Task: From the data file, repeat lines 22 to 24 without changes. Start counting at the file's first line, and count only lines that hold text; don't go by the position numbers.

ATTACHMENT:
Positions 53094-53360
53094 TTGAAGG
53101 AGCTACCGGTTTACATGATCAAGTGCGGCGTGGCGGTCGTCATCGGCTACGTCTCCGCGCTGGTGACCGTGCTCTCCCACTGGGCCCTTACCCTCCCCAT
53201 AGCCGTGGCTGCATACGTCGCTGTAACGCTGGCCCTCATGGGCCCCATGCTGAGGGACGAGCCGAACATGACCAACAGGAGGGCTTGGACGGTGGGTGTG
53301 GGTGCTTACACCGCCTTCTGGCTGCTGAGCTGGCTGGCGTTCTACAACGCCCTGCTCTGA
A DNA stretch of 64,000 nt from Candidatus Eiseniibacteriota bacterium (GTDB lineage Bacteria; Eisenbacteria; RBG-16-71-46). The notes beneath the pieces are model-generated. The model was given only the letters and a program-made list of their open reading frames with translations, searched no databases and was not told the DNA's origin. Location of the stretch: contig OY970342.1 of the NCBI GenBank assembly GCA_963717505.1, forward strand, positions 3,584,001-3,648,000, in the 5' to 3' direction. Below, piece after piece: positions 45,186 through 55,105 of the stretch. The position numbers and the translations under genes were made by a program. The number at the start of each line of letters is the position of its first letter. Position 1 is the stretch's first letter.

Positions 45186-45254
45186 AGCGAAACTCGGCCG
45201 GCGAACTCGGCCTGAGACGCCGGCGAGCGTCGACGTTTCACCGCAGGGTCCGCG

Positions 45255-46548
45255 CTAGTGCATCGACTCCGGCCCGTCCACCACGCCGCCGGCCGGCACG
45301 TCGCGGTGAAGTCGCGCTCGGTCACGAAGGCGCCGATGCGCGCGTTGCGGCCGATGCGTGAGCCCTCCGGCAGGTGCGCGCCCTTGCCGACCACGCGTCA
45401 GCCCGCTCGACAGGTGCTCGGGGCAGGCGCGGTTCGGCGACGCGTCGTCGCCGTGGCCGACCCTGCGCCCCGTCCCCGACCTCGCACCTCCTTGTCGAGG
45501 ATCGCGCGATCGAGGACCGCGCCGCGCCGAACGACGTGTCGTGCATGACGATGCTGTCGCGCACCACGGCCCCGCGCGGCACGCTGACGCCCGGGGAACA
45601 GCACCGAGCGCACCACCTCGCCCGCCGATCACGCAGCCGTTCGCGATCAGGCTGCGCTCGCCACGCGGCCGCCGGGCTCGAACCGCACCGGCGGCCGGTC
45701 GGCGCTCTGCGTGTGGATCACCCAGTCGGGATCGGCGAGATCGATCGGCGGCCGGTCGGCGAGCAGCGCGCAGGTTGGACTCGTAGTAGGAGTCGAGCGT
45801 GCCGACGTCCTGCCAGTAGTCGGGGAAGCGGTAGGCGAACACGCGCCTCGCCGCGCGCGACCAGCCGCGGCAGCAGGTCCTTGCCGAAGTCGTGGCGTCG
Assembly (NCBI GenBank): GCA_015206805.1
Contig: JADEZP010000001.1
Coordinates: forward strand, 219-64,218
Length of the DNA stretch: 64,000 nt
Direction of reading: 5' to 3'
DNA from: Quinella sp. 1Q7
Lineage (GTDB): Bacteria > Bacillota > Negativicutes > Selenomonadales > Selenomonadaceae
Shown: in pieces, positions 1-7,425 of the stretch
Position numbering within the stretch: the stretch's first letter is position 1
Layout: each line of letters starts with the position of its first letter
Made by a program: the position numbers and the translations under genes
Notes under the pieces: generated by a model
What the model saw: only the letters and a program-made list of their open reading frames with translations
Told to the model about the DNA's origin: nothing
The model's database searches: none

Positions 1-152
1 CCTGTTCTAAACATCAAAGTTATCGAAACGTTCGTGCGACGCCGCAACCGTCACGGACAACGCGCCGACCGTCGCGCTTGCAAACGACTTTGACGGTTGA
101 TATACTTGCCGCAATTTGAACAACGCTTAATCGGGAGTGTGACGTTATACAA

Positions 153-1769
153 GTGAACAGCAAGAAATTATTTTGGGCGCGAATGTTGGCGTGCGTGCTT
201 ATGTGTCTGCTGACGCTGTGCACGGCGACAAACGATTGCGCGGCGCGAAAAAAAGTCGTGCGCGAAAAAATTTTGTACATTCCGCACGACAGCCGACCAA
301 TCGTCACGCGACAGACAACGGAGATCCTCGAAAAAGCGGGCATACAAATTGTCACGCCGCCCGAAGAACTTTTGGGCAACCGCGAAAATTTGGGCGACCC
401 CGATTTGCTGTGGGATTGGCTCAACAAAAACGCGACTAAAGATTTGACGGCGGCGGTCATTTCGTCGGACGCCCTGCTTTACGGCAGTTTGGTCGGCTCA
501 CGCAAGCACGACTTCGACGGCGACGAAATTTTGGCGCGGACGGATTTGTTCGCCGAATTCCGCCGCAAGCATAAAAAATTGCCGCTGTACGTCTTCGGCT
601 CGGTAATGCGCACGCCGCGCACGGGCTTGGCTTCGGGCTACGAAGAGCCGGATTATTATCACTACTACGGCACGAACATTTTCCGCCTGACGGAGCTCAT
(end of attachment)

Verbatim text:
Direction of reading: 5' to 3'
DNA from: Quinella sp. 1Q7
Lineage (GTDB): Bacteria > Bacillota > Negativicutes > Selenomonadales > Selenomonadaceae